Accelerated Reader in KS2
Accelerated Reader is a programme used widely across the country to help teachers to monitor independent reading and track progress.
How it works
From Year 3, after sitting a diagnostic ‘Star Reader Test’ using an iPad, your child will be given a ‘ZPD’ which is a range of books that are pitched at exactly the right level for your child – including an appropriate amount of stretch at the higher end of their ZPD. For example, your child may say that their reading range is 2.2-3.2 and that they are reading from the ‘blue’ box. The ZPD is allocated by the programme and is based not only on the child’s word recognition but also their comprehension of a text.
The children will then choose a book within their level to bring home to read. Please try to support your child to re-read these books, or sections of them, to build up pace, fluency and understanding. It is possible that your child may revisit books they have already read. This is an important element of reading at primary school, as not only does it allow children to develop their fluency, but it also gives them opportunity to develop their comprehension skills. Any conversations you can have with your child about their reading and their understanding of what they have read will be extremely beneficial. Please speak to your child’s class teacher if you would like any further guidance on this.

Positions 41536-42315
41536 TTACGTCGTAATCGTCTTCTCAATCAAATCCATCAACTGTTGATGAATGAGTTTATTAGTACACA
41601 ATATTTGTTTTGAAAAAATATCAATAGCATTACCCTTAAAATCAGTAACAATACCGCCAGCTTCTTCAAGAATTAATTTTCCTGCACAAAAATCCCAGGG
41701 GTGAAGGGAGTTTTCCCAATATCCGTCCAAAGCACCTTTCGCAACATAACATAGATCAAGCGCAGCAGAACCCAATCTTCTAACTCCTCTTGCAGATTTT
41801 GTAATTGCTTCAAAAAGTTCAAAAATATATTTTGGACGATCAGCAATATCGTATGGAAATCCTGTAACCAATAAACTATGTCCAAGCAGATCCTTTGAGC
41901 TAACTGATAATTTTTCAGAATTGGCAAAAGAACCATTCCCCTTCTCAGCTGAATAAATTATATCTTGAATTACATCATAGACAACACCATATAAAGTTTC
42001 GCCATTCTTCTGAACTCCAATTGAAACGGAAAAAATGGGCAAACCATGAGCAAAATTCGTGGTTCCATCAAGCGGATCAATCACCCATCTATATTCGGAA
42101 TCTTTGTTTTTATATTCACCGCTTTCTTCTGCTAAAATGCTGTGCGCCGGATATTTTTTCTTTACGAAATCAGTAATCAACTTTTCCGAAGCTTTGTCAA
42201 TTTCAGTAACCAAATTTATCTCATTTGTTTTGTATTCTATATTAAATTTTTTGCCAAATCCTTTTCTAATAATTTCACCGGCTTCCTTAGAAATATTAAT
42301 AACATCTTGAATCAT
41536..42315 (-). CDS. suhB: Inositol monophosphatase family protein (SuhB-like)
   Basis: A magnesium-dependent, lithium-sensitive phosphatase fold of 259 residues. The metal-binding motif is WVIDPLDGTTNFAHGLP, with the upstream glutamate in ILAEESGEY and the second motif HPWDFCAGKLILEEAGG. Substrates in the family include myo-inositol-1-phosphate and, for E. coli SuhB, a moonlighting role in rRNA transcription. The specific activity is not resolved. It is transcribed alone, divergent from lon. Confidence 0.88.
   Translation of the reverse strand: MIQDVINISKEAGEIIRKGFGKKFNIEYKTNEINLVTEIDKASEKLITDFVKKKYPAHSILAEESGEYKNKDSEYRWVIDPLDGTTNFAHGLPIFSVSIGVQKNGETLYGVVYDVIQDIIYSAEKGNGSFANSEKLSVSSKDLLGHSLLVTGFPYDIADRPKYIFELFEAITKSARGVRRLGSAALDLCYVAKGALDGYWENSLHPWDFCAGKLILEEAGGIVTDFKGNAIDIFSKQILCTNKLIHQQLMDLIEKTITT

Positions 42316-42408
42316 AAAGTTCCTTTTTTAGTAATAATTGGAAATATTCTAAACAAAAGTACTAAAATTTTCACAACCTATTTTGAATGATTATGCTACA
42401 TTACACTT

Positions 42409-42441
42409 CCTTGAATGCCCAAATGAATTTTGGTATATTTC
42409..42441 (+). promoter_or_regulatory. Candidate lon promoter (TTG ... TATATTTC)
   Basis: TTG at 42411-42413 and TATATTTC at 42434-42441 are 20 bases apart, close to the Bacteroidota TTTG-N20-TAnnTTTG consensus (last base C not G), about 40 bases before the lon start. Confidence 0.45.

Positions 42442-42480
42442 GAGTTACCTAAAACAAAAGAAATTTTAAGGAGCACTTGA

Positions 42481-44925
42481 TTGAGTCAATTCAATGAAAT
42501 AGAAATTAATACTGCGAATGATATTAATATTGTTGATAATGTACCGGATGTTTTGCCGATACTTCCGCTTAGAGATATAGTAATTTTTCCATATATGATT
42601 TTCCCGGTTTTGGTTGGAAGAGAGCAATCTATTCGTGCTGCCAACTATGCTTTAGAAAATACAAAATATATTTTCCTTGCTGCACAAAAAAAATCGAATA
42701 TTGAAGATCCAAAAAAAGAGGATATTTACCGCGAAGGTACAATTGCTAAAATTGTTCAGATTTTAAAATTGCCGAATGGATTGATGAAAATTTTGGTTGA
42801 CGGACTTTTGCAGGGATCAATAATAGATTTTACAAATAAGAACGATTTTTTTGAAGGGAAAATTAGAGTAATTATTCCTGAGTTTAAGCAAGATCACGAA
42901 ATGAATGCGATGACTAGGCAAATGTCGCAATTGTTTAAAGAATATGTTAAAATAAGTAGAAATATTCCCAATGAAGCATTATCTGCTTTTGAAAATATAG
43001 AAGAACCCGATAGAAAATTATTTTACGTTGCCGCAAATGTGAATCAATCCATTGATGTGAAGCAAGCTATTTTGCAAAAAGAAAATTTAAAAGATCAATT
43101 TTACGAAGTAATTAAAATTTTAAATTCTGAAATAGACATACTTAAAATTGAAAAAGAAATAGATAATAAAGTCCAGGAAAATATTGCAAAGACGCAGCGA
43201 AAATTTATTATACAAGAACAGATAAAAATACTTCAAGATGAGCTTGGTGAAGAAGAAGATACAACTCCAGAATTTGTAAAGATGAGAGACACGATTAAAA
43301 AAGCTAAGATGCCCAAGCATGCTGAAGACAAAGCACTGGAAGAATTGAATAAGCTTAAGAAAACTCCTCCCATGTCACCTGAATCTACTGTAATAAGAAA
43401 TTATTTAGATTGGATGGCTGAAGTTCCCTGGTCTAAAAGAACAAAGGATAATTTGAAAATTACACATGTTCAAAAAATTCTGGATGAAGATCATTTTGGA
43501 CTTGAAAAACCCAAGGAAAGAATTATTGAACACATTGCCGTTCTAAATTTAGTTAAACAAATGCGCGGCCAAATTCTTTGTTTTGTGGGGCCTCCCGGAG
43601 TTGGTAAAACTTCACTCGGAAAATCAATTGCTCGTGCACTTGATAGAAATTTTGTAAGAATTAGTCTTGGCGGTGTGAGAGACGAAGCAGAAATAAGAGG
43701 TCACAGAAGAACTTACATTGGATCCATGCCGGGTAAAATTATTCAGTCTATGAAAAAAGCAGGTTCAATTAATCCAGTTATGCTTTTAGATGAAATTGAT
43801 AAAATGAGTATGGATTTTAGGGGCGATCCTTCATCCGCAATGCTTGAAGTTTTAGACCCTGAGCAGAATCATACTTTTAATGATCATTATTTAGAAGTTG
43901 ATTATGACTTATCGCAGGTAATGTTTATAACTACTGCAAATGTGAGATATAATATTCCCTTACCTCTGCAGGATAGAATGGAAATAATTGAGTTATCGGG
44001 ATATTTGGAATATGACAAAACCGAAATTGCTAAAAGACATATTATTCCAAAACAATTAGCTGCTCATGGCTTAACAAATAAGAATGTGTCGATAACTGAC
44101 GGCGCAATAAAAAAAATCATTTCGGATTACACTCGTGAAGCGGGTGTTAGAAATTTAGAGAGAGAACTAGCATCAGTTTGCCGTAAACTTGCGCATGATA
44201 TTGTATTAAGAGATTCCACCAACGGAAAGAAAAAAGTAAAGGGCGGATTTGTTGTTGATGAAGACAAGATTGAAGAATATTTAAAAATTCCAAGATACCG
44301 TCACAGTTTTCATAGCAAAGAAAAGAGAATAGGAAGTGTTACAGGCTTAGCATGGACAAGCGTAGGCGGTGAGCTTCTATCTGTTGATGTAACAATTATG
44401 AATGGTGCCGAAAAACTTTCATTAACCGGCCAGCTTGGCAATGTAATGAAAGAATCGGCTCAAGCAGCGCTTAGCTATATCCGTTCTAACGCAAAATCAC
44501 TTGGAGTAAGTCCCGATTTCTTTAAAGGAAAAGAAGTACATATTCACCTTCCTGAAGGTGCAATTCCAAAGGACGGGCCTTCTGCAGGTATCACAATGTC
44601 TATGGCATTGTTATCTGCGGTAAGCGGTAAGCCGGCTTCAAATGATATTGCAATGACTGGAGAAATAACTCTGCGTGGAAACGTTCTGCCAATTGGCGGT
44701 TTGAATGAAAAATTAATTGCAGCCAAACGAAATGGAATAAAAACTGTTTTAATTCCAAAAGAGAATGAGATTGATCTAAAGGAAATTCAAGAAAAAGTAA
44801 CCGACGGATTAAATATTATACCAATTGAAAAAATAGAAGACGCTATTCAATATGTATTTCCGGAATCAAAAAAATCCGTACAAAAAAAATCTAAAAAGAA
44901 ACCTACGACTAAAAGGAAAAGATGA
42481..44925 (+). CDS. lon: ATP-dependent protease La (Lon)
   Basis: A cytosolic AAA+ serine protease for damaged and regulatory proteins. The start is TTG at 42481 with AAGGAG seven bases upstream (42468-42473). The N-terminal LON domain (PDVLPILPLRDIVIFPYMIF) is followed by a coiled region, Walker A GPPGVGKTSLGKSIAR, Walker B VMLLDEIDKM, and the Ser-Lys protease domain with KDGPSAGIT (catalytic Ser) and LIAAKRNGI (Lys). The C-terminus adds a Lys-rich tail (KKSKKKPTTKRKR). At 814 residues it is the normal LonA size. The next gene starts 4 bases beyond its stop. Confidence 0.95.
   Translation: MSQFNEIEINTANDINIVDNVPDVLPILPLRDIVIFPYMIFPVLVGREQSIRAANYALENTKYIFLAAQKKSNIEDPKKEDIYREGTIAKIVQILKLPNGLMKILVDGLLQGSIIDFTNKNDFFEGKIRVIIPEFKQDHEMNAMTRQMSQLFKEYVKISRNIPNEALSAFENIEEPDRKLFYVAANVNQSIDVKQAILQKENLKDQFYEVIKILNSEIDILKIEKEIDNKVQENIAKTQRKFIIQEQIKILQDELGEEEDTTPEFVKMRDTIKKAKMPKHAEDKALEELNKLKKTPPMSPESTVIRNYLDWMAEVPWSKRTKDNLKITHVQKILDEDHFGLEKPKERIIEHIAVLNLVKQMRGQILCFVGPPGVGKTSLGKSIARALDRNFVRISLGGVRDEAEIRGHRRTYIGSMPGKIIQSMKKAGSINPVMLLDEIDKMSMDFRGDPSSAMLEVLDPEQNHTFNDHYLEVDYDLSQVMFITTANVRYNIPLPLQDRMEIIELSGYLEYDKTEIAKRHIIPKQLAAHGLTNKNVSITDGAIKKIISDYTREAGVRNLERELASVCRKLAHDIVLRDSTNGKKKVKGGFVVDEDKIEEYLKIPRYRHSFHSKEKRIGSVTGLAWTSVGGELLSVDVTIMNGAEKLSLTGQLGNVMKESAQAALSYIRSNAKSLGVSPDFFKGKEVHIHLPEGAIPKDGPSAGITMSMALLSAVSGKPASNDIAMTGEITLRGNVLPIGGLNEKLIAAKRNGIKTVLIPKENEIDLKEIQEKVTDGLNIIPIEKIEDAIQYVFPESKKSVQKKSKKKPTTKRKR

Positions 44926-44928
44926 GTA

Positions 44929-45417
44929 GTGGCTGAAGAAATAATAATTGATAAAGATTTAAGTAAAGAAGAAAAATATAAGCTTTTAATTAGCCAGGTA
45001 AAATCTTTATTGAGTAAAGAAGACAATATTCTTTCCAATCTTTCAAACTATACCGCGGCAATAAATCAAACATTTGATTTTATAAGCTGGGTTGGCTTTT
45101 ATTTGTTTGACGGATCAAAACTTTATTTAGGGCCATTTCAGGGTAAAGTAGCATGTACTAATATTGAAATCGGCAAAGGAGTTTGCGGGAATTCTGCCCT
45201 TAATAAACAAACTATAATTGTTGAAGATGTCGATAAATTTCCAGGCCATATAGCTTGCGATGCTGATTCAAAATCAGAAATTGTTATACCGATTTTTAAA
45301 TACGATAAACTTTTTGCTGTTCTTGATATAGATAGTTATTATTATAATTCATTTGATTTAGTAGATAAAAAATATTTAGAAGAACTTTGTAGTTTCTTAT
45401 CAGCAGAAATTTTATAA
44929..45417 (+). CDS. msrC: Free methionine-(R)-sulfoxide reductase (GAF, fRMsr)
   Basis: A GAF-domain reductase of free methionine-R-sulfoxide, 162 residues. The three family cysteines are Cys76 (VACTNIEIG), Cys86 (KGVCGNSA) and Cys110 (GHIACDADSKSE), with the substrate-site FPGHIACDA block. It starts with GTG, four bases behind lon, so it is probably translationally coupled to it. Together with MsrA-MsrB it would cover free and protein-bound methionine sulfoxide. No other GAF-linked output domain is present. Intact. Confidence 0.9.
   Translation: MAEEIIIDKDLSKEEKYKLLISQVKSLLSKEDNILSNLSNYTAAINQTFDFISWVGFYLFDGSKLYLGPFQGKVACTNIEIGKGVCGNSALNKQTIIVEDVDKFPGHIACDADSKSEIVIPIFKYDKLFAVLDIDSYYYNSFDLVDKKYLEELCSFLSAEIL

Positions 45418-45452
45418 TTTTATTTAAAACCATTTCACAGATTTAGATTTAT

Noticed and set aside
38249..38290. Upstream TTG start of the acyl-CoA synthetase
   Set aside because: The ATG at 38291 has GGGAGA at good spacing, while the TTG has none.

When they have completed a book, your child will have an opportunity to complete a quiz based on what they have read. Children can have the book with them to refer to when they answer questions. They will then be able to return their completed book and choose a new one.
Renaissance have produced the following guide for parents:
Further information about Accelerated Reader at Broke Hall Primary School can be found here:
In English we aim to develop skills and confidence in reading, writing and communication.